I did end up getting a tall stool to plant my ass on while gaming and shit, which I do rarely. But for music work or coding, everything works great as-is.

    I will say that some of the motorized radio desks (which are built for a heavy-use environment) are quite good, and can certainly take a beating, and aren't _that_ expensive in the scheme of things. (I priced one out at $3200, and mine ended up costing me about $1500 in parts, never mind all the labor.) The "prosumer" ones you see at Copenhagen or whatever are shit, though.

  4. FWIW I got a GeekDesk Max adjustable desk (on the company's dime) and I've been really happy with it. It's not particularly noisy, it adjusts in about 10s, and it lets me be a lazy-ass and sit first thing in the morning while I read email over a cup of tea. I do spend the vast majority of my time standing though, which I did not expect.

  5. someguy says:

    What is the knob-controller device between the two halves of the keyboard?

  6. Stuart McDow says:

    If you're wealthy or, as in my case, you can talk your employer into purchasing it for you, get the NextDesk Terra. It's built like a tank, has a beautiful solid bamboo desktop, its motorized height adjustment mechanism is surprisingly quiet, it's easier than IKEA to assemble, and it has three programmable height presets.

    Way pricey. Really great desk.

  7. James says:

    Two cardboard boxes, 15 cm tall by two A4-sized drawers, 14 RMB each, Taobao. I got five, actually, for both home and work, plus a backup.

  8. crowding says:

    FWIW this is the correct iMac-to-VESA shim for the current iMacs with nonremovable feet.

  9. Dave Pease says:

    Been thinking of getting a couple of 27" monitors, so I just looked and they're under 13 pounds. Just another reason to dislike Apple's insistence on building the computer into the monitor, I suppose.

  10. Neil Girling says:

    I need to do this. Thanks for the motivation.

  11. Tom Boutell says:

    I've experimented with this. The trouble I have is that some days I'm highly vigorous after work, and other days not so much. If I've been out salsa dancing the night before, sitting is kind of awesome. If not, not.

  12. Brian B says:

    I tried a standing desk a few years ago, and I liked it fine, but I was way out of shape at the time and my feet got sore from all the standing. I should have gotten a stool or something for occasional relief. I'm doing better now, so at the next opportunity I'll give it another go.

  13. plord says:

    The random and unannounced changes to VESA mounting for iMacs almost bit me bigtime when I bought one in March. But I found the hidden VESA mount order page with help from an Apple staffer of my acquaintance, and then CotyTech were more than willing to ship me a free-as-in-beer-not-even-shipping-cost replacement for the uh, elbow/forearm+VESA-mounting-panel-bits of their desk-mount arm. Because naturally the version I bought was for the older iMac with the removeable foot, which in our case we have not got.

    Should anyone have such a need: I had to crank the spring tension up quite far, but this one holds a fully loaded 27" iMac without any wobble or droop. BUT: call them. The necessary part for the current model VESA iMac is still not up on the website. Tell them which iMac or monitor you have, they will send the right part, VESA, removeable foot, what have you.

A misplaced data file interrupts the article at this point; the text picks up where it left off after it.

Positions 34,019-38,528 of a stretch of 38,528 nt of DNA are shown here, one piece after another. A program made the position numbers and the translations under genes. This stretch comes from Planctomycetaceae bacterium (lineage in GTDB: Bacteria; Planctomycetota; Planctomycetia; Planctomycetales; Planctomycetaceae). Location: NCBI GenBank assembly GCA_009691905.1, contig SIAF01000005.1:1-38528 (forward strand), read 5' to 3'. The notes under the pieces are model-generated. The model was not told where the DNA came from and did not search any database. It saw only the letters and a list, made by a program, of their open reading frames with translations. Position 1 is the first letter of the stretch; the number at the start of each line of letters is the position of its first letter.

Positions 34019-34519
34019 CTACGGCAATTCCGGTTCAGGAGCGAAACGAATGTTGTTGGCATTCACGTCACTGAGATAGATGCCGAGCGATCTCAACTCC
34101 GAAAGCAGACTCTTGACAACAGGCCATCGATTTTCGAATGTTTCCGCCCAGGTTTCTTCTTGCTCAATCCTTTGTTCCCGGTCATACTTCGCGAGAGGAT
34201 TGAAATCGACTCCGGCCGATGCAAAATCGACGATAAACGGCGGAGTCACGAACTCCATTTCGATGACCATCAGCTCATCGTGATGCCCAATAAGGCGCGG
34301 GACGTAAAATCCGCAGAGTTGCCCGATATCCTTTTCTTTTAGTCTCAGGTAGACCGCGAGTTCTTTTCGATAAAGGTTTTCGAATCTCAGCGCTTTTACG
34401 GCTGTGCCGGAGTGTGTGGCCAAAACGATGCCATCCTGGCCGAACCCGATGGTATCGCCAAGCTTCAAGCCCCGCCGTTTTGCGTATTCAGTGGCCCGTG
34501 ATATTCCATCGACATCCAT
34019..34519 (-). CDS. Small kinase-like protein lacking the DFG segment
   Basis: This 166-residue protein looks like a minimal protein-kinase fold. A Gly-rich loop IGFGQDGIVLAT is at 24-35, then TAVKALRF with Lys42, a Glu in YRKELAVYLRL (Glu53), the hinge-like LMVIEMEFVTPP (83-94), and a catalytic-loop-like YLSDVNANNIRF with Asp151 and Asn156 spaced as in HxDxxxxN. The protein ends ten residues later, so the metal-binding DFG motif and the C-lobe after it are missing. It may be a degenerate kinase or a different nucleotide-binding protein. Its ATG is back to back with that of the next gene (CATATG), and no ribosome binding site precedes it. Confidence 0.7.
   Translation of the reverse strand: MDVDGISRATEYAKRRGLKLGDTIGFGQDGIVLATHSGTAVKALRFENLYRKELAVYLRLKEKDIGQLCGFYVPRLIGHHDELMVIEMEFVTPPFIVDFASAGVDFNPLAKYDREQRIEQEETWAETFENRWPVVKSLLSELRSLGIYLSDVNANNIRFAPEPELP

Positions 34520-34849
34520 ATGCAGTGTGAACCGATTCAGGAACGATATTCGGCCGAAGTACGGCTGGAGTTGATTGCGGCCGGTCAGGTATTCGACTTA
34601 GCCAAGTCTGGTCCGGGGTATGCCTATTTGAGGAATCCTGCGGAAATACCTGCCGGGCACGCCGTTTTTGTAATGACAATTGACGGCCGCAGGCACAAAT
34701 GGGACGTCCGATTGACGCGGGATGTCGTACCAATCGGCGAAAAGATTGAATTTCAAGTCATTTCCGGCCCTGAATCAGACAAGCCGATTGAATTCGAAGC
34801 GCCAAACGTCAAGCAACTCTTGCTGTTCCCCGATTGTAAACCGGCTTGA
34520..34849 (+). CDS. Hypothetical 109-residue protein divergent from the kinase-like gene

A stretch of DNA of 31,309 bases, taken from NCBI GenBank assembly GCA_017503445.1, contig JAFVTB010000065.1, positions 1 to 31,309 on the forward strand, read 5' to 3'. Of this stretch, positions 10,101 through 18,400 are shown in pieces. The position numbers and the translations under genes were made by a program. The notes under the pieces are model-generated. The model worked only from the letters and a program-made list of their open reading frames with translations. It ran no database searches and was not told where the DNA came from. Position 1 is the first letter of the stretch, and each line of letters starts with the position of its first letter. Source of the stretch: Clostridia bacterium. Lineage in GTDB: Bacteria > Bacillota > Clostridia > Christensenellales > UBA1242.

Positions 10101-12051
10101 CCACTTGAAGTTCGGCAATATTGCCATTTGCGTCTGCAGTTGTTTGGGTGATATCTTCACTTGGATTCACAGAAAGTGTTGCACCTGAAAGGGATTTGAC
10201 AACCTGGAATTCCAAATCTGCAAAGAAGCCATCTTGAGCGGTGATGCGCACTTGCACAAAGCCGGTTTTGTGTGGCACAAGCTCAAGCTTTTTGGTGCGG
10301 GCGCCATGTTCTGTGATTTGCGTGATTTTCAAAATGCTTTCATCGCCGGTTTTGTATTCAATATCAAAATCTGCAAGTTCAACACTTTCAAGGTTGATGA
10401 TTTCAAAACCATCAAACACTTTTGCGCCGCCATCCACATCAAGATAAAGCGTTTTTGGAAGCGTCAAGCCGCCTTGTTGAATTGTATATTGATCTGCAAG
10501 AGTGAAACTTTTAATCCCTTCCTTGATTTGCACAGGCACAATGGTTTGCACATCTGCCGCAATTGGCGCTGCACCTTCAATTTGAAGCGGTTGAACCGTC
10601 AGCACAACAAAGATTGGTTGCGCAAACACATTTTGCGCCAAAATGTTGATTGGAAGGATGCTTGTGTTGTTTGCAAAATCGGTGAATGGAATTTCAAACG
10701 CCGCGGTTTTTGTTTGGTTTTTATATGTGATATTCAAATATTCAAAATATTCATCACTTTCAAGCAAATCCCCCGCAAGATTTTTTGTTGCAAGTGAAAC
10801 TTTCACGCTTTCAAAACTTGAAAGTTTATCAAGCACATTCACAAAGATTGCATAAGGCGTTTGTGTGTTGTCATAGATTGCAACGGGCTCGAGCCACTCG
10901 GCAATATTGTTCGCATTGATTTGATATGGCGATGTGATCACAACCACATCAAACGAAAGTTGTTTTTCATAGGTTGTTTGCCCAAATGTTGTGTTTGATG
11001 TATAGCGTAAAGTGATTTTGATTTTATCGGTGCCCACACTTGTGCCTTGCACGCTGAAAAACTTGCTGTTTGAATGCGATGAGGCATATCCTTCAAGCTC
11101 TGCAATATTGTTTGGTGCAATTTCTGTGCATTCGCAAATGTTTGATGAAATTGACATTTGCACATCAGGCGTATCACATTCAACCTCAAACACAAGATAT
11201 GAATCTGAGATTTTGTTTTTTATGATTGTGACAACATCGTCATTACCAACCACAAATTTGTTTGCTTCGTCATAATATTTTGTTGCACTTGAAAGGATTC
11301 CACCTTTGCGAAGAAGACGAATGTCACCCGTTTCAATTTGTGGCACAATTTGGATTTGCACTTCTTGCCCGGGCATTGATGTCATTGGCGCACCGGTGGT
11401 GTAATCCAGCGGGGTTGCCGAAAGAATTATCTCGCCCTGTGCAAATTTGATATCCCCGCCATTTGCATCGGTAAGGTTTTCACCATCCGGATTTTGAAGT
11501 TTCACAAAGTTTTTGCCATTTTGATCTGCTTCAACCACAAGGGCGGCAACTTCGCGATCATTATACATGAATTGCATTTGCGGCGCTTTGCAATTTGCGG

14. Phil Nelson says:

    Very close to pulling the trigger on a standing desk for myself. My neck and back are just over all this shit.

  15. I went with a self made standing desk once I worked out the right height etc. 3/4" plywood, some 2x4 legs, whiteboard work surface, and a monitor riser. If I want a break I either use a good drafting chair or grab my laptop and go to a local coffeeshop. I've been on the standing desk for about 18 months now I think and it's definitely been good for me.

  16. jml says:

    How much time a day do you spend in front of a desk now that you have moved into the noble profession of selling beer?

  17. Ben says:

    For future standing-desk searchers:

    If someone really wants height-adjustable, the Airtouch desks are nice (http://store.steelcase.com/products/airtouch-height-adjustable-desk/?utm_source=steelcase.com&utm_medium=website&utm_campaign=products), albeit spendy (~ $1,500). Pneumatic, so no wonky motors. There's a tension spring to adjust for the load.

    The Humanscale M8 arm goes up to 42 lbs; I think mine's the M2 w/ a 24" Dell monitor. http://www.humanscale.com/products/product_detail.cfm?group=m8

    Again, all spendy, but nice if either someone else is paying or it can be written off.

    Fortunately, I'm in the former situation: https://fbcdn-sphotos-d-a.akamaihd.net/hphotos-ak-xfa1/t1.0-9/320547_2469126440954_1547991270_n.jpg (arm was added later, Aeron is a dot-bomb door prize).

  18. Michael V. says:

    In my office, several people have gotten Varidesks: http://www.varidesk.com/varidesk-pro-plus

    I've been resistant - I've got ridiculously flat feet, too much standing leads to painful walking later, but the idea is intriguing.

  19. Jonathan says:

    Did you ever check out the Ergodox split keyboard? You get to choose which type of cherry switch to use, which might address your mushy keys problem. (You also have to build it or pay someone else to do it.) Massdrop run a mass purchase for it quite often.

    Personally I haven't, but one day I might. I have a Kinesis Advantage, which works for me most of the time, but I actually find changing posture and devices fairly often helps as much as any particular combination.

  20. Great post and thanks for the warnings on Ergotech Freedom Arm. I've designed a prototype minimalist adjustable height wall mounted desk which I'll be kickstarting soon and since you and your followers have real world experience I'd love your input!

  21. Eric TF Bat says:

    I built myself a standing desk and used it for ages. My mistake wasn't over-engineering; it was shoes. My shoes weren't very comfortable, so my feet hurt, so eventually I stopped using it and went back to sitting. It's the little details that get you.